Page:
Date of Award:

1976

Document Type:

Thesis

Degree Name:

Master of Science (MS)

Department:

Agricultural Systems Technology and Education

Advisor/Chair:

Gilbert A. Long

Abstract

The purpose of the study was to determine the migration patterns of vocational agricultural graduates in Utah during the first 5 years following their high school graduation in 1969, and compare these patterns with Ohio graduates of 1963. Former graduates of 23 of the qualifying 28 departments were included in this study. A random sample of students were surveyed.

Forty percent of the 1969 graduates were engaged in agricultural occupations or agricultural study in college. A total of 30.6 percent of the graduates had moved from their home communities since graduating from high school. More than 88 percent of the migrants lived within 200 miles of their home community, with most (four of five) within 25 miles. There was a significant relationship between migration and current occupation. Seven other variables were not significantly related to migration as follows:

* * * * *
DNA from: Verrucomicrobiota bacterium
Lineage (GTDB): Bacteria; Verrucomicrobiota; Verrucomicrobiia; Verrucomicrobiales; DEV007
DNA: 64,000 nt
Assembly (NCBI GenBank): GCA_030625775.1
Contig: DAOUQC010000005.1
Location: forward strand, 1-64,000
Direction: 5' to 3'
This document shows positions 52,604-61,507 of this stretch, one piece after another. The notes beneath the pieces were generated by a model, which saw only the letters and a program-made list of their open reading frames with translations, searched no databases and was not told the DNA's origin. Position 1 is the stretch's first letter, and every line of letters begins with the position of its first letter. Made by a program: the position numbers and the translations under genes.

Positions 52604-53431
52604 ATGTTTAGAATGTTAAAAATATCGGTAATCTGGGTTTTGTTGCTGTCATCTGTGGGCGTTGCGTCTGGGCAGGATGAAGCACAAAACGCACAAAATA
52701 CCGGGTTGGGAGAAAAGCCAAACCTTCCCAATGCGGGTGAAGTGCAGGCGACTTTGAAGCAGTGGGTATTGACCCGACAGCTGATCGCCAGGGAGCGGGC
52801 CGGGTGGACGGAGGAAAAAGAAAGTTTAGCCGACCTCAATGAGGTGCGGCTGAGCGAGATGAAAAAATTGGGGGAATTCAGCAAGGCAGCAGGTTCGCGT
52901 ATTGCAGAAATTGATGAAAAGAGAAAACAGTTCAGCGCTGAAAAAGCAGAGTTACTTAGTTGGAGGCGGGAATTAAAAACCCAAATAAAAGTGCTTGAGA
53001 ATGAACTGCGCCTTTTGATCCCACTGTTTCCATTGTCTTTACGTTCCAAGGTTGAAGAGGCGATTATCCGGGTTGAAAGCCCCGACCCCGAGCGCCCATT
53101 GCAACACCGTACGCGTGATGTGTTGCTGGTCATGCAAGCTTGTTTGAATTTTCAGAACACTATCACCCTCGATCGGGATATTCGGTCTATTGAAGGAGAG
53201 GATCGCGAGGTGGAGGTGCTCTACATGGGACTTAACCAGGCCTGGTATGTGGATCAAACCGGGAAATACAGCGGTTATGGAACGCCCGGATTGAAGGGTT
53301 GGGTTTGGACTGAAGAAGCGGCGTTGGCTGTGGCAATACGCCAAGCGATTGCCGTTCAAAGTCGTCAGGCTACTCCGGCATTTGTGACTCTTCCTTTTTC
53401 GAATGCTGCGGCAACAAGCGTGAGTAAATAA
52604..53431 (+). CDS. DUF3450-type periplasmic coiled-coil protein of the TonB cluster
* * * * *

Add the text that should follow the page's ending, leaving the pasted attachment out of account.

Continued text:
There were no statistically significant differences between migrants and nonmigrants with respect to residence of origin, educational level of father, educational level of mother, number of older brothers, occupation of father, estimated level of income, and rank in graduating class. In addition, there were no significant differences between nonmigrants and migrants in terms of marital status, military experience, level of formal education, type of education beyond high school, and the LDS mission experience.

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